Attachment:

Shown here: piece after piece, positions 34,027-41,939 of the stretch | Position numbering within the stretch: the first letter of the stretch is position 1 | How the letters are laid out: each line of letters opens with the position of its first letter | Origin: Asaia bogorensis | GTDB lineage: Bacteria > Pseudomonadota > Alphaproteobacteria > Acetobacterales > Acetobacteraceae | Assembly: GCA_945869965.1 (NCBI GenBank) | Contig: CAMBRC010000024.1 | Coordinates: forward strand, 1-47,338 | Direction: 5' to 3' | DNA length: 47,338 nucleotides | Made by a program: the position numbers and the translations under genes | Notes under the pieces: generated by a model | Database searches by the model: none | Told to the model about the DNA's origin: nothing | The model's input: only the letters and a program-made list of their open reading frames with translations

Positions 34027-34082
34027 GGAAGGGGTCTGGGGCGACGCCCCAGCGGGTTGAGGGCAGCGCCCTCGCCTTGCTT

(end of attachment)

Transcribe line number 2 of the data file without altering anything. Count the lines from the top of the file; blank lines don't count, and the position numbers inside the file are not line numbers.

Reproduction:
Positions 34027-34082